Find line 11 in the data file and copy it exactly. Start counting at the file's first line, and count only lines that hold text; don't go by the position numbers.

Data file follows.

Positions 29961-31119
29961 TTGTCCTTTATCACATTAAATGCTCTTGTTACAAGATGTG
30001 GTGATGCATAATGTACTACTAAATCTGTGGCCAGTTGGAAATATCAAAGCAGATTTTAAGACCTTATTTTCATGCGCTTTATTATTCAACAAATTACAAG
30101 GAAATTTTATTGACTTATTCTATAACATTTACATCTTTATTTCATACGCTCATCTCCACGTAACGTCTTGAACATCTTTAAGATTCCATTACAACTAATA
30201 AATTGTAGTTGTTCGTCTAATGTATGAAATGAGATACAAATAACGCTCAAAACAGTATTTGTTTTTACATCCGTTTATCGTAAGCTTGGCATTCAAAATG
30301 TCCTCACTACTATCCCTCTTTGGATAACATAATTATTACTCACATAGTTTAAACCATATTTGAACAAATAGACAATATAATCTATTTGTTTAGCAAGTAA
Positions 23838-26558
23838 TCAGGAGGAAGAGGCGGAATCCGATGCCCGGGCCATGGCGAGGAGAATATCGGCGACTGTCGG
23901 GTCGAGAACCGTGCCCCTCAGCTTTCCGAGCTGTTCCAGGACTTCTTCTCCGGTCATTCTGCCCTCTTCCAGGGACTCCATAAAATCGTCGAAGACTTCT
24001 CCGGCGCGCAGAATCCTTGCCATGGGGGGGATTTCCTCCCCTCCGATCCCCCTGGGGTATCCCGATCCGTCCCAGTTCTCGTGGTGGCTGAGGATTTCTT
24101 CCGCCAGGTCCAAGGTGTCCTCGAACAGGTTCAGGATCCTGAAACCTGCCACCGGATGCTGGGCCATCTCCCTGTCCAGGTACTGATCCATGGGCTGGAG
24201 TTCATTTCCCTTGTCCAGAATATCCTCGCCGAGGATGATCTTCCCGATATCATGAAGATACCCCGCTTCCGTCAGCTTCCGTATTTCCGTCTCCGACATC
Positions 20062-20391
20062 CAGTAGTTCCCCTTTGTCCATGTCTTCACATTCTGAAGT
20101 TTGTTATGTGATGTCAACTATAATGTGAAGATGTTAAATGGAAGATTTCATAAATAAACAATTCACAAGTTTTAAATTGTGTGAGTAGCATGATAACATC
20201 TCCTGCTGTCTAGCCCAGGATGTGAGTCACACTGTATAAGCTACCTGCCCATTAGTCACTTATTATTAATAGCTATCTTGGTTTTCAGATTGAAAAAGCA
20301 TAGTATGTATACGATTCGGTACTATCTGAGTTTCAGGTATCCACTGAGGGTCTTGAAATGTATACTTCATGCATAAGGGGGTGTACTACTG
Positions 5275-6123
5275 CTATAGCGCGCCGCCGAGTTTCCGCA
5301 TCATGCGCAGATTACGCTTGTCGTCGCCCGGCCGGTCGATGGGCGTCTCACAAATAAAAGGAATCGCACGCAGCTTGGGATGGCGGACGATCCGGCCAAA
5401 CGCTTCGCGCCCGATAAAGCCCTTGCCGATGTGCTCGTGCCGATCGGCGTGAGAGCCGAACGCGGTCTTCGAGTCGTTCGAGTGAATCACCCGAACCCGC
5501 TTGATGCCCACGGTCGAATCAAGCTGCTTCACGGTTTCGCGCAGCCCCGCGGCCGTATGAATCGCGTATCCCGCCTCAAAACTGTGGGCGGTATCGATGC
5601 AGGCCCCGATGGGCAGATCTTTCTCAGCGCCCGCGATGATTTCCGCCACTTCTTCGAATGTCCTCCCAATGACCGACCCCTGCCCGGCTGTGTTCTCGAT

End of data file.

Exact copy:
24101 CCGCCAGGTCCAAGGTGTCCTCGAACAGGTTCAGGATCCTGAAACCTGCCACCGGATGCTGGGCCATCTCCCTGTCCAGGTACTGATCCATGGGCTGGAG